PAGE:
The overarching concern is why and when an international court (IC) merits criticism and deference of various kinds. Some components under the multidimensional concept of legitimacy are: normative justification, social support, legality, compliance, state consent, as well, as constitutional and public law standards.
Evolutive Interpretation in the Light of Other International Instruments: Law and Legitimacy
Book chapter by Geir Ulfstein in Anne van Aaken and Iulia Motoc (eds.) The European Convention on Human Rights and General International Law, Oxford University Press.
International Courts and Judges: Independence, Interaction, and Legitimacy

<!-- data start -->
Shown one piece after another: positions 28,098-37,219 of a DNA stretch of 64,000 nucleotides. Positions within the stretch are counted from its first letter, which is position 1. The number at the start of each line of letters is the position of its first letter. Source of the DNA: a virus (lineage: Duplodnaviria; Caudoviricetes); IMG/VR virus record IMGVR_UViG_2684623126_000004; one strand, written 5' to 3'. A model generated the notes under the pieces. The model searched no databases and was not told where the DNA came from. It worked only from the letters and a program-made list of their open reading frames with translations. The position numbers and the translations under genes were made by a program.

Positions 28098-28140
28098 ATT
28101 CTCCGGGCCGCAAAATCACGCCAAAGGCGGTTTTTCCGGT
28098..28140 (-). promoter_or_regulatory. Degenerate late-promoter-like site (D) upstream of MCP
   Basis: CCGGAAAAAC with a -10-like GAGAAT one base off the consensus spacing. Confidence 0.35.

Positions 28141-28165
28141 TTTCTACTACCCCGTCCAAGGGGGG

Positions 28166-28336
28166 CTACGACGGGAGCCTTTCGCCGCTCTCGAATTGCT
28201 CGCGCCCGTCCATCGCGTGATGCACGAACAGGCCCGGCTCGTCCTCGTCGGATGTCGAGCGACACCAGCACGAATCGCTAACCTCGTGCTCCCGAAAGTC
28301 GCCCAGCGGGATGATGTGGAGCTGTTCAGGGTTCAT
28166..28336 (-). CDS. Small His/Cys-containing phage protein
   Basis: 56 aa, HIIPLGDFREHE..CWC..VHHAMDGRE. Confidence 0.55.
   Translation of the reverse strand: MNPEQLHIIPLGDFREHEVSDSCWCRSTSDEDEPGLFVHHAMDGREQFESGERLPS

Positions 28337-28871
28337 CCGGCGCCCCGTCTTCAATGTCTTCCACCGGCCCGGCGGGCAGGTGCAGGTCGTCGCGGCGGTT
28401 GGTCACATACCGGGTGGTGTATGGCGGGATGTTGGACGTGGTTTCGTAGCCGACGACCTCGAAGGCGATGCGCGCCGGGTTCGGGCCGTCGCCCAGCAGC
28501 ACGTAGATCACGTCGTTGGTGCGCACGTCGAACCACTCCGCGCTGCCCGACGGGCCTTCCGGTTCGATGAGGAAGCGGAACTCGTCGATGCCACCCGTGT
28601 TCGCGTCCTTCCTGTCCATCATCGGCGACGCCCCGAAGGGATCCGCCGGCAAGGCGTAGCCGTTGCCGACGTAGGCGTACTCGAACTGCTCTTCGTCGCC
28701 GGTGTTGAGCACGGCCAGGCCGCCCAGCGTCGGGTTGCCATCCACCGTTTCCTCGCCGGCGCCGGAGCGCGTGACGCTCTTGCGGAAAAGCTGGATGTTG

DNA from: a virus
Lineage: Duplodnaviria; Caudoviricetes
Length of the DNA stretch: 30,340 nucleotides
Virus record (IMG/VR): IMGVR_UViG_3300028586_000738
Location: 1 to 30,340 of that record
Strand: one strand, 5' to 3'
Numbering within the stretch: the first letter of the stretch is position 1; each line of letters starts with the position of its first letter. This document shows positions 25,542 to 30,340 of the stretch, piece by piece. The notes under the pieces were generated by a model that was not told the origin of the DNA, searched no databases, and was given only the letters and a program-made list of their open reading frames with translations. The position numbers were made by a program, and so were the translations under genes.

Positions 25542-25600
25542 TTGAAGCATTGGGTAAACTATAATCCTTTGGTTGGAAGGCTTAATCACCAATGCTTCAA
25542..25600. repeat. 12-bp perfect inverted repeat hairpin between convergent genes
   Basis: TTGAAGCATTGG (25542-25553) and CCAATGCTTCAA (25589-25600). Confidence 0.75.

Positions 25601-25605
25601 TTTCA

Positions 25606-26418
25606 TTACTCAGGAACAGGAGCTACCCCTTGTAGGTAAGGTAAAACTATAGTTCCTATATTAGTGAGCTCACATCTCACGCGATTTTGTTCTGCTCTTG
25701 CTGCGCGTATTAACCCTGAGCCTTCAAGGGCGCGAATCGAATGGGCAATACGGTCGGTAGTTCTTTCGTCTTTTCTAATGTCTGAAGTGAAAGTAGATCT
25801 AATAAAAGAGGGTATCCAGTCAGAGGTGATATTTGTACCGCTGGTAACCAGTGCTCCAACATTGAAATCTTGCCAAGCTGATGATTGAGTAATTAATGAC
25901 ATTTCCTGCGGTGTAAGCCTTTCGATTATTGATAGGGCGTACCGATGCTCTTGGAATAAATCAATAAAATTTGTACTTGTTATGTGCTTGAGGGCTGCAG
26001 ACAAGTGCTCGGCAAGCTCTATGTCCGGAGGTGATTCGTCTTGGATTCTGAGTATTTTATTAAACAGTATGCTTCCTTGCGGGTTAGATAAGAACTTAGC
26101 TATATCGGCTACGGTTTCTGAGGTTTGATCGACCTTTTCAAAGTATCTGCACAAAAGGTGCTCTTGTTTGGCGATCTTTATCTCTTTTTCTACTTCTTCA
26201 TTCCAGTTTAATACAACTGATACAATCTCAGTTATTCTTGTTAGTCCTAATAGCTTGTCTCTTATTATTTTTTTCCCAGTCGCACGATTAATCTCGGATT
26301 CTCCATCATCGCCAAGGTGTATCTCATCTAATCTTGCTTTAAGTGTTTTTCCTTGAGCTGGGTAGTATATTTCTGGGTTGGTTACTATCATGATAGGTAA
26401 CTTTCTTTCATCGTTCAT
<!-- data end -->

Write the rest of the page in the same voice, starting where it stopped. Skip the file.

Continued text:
Book chapter by Geir Ulfstein in Axel Marx and Jan Wouters (eds.) Global Governance, 2018.
Emotional Politics and the 'Militant Turn' of the European Court of Human Rights. Assessing Democratic Transitions Through the Case of Party Bans: The Refah Partisi
In this article, Postdoctoral Fellow Claudio Corradetti assesses the relation between Democracy and human rights in situations of democratic transitions. Read the full paper (SSRN).
- Squaring the Circle at the Battle at Brighton: Is the War between Protecting Human Rights or Respecting Sovereignty Over, or Has it Just Begun?
The Supreme Court of Norway: Increased Judicialization, less Legitimacy?
In the preceding years, the Norwegian Supreme Court has marked itself as an active protector of individual rights. The topic for Morten Kinander's presentation is the development of the Supreme Court's activism in respect to individual rights, its legal foundations and the consequences for Norwegian constitutional law.